“It’s really on his shoulders, carrying on the legacy of the greatest fighter of all time, but if anybody can handle it, I think this kid can handle it,” Bob Arum on Nico Ali Walsh.
Last night, boxing on the undercard of the Joshua Franco-Jason Moloney rematch fight, 21-year-old middleweight Nico Ali Walsh made his pro debut. Nico is the grandson of the incomparable Muhammad Ali. Ali Walsh stopped Jordan Weeks in the first round, scoring two knockdowns. The young Ali who, as his promoter, Bob Arum has stated, has an enormous legacy to try and carry on, is now on his way. Trained by Sugarhill, Nico has a great team around him. And he has the biggest last name in the history of boxing.
Some interesting things Ali Walsh said when speaking with Sky Sports shortly before his first pro fight:
On Ali and Joe Frazier:
“People think he doesn’t like Joe Frazier, “Ali Walsh said. “I don’t know why that immediately comes to mind. He loved Frazier like a brother. People may have seen that wrongly. He was annoying to Frazier with the stuff he would say. It was just to sell fights. He loved Frazier.”
On the pressure:
“The pressure is not upholding the legacy of the greatest fighter of all time,” Ali Walsh said. “The pressure is of continuing the legacy of my grandfather, someone so important to me, who was the patriarch of my family.”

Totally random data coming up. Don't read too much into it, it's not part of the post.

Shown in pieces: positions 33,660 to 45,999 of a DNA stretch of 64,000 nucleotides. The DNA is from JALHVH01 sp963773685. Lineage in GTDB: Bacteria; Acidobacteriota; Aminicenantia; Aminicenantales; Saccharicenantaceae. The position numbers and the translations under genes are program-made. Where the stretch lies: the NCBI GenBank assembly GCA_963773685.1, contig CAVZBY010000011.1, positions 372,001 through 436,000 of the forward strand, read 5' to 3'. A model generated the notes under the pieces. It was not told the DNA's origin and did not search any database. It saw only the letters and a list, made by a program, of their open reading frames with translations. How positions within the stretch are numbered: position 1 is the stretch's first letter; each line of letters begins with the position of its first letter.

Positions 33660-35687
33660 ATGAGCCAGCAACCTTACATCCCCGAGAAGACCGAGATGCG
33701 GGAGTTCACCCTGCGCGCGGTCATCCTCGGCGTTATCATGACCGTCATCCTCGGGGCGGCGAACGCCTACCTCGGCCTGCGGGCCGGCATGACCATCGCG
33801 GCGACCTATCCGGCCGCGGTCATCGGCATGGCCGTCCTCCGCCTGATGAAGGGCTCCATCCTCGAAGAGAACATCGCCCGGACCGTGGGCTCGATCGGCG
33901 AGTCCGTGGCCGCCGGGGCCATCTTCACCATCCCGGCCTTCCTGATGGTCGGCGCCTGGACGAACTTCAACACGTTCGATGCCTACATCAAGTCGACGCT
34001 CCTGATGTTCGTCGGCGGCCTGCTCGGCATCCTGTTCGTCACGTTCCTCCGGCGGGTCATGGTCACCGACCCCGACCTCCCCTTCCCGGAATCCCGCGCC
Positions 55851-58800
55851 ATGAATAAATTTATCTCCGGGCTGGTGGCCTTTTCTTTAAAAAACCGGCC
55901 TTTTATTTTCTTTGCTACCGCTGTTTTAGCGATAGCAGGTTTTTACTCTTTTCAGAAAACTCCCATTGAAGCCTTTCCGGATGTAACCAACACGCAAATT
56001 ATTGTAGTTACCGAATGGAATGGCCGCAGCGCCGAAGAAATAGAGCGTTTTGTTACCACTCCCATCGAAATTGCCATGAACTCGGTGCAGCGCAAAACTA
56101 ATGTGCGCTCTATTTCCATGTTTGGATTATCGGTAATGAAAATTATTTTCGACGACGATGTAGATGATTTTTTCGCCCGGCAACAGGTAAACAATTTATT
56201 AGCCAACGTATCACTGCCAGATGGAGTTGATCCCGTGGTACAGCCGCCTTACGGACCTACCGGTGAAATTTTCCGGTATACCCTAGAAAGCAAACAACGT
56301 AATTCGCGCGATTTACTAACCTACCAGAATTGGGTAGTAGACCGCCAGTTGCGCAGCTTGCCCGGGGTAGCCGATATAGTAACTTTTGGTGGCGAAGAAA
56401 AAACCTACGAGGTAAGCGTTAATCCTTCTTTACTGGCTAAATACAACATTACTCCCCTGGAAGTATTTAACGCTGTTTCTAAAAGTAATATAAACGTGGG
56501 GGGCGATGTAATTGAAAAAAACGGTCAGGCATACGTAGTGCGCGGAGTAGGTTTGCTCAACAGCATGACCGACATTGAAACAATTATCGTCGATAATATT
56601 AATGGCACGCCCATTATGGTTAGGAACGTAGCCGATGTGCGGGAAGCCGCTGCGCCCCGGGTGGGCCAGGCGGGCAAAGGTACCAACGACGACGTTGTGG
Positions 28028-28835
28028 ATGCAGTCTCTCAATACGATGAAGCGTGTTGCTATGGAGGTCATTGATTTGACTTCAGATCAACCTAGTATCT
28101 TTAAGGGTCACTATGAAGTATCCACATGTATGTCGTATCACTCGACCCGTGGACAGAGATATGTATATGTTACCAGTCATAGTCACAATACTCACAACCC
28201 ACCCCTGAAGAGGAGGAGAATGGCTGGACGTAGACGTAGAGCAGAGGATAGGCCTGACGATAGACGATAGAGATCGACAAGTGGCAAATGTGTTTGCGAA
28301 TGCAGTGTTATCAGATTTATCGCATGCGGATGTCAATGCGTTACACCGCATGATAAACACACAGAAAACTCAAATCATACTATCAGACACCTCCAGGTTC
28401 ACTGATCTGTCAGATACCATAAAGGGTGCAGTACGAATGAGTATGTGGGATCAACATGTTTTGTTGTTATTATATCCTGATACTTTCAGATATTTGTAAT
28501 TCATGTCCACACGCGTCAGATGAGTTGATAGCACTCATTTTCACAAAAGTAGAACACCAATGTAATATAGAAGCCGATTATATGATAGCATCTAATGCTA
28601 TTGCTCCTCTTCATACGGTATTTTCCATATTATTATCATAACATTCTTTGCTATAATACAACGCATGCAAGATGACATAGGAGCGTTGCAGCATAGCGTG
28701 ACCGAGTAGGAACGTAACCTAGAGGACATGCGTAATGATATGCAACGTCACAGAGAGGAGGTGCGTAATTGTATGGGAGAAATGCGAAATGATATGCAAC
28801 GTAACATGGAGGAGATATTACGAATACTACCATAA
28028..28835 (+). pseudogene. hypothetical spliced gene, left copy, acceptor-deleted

On watching fights with Ali:
“I would ask him tips on my sparring. I would show him my training footage. He gave me tips. But, for the most part, we would watch his highlights. He loved watching himself and he loved watching me. It was fun watching his highlights with him. I wasn’t alive to see him box. I’ve heard stories. I’m watching with my grandfather – they feel like two different people. I see them as two different people. It was fun watching that young, brash kid with the old man.”
On is he’d have been a boxer if he wasn’t Muhammad Ali’s grandson:
“I wouldn’t say I knew this would happen. I wouldn’t call it a goal. It’s a dream. As a kid I would dream of this, never thinking it could be reality. I don’t know if I would be into boxing without my grandfather, I truly don’t know. But I feel drawn to boxing.”
How far can Ali Walsh go? Expectations are enormous and it’s going to be one heck of a ride watching the new Ali attempt the impossible.
1 thought on “Nico Ali Walsh Wins Pro Debut, Attempting To Carry On The “Greatest” Legacy”
He looked good to be fair. Even if he does ‘want to be himself’, he has absolutely milked every drop out of the Ali link, which was laughable hypocrisy, but was wise as it’s got him good publicity. Not so sure the “Allahu akbar!” nonsense is wise though – Muslims aren’t popular since 9/11, when they managed to end about 150 years of blacks being the most hated race.
He’ll definitely need to stop being clean to make it in America’s PEDs-ridden sport of boxing.
He could be better than Ali and achieve far more, but he will never surpass Ali’s overrated memory – Ali himself was fighting light heavyweights a lot of the time, and wouldn’t have lasted a round versus Lennox Lewis or Mike Tyson, etc.
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